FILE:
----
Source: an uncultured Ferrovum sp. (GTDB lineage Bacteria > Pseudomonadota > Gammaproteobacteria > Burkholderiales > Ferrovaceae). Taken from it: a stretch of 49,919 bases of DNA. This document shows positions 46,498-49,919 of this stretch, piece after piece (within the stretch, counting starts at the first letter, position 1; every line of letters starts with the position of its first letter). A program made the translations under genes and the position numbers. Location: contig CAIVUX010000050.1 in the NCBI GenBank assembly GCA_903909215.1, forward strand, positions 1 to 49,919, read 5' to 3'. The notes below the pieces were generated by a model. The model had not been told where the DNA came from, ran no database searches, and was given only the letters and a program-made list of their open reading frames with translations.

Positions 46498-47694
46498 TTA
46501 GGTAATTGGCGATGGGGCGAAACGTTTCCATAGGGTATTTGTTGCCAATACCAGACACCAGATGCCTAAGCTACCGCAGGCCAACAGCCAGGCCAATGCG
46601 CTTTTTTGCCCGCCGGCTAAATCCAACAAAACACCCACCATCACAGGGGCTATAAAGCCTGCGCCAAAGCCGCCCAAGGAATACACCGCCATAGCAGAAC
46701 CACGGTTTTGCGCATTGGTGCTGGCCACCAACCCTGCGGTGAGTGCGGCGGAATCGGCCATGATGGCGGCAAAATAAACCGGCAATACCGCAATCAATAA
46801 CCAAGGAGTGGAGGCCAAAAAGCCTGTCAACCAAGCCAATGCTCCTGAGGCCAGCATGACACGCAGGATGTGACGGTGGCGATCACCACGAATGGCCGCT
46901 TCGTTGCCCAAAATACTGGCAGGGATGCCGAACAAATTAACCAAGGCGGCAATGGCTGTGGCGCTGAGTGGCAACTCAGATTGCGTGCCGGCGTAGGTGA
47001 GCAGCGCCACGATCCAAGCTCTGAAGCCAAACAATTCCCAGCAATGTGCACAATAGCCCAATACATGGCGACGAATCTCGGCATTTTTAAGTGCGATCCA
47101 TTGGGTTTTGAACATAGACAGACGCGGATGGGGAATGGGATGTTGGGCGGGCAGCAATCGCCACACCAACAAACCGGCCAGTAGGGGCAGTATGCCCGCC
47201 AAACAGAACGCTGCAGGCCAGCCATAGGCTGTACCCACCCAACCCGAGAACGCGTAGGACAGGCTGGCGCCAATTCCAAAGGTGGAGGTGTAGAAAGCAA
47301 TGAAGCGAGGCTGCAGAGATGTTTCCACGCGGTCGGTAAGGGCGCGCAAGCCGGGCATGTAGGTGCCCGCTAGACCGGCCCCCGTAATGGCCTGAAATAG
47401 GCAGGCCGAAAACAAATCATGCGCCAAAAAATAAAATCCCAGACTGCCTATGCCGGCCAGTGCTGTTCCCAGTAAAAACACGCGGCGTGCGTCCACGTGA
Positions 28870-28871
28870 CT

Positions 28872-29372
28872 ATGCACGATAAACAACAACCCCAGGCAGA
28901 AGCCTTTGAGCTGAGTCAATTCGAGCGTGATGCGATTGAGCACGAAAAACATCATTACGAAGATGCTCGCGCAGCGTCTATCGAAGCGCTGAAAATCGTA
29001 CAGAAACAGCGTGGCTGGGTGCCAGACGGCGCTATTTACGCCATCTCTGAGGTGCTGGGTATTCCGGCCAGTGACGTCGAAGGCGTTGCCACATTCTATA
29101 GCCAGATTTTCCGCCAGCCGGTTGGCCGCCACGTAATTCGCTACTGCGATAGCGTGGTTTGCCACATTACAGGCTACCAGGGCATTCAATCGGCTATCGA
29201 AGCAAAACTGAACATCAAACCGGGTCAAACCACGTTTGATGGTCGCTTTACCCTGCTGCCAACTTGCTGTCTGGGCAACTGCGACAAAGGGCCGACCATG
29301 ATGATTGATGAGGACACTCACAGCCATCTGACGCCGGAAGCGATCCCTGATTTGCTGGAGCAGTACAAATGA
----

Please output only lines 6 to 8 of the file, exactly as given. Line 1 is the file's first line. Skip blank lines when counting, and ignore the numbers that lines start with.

46701 CACGGTTTTGCGCATTGGTGCTGGCCACCAACCCTGCGGTGAGTGCGGCGGAATCGGCCATGATGGCGGCAAAATAAACCGGCAATACCGCAATCAATAA
46801 CCAAGGAGTGGAGGCCAAAAAGCCTGTCAACCAAGCCAATGCTCCTGAGGCCAGCATGACACGCAGGATGTGACGGTGGCGATCACCACGAATGGCCGCT
46901 TCGTTGCCCAAAATACTGGCAGGGATGCCGAACAAATTAACCAAGGCGGCAATGGCTGTGGCGCTGAGTGGCAACTCAGATTGCGTGCCGGCGTAGGTGA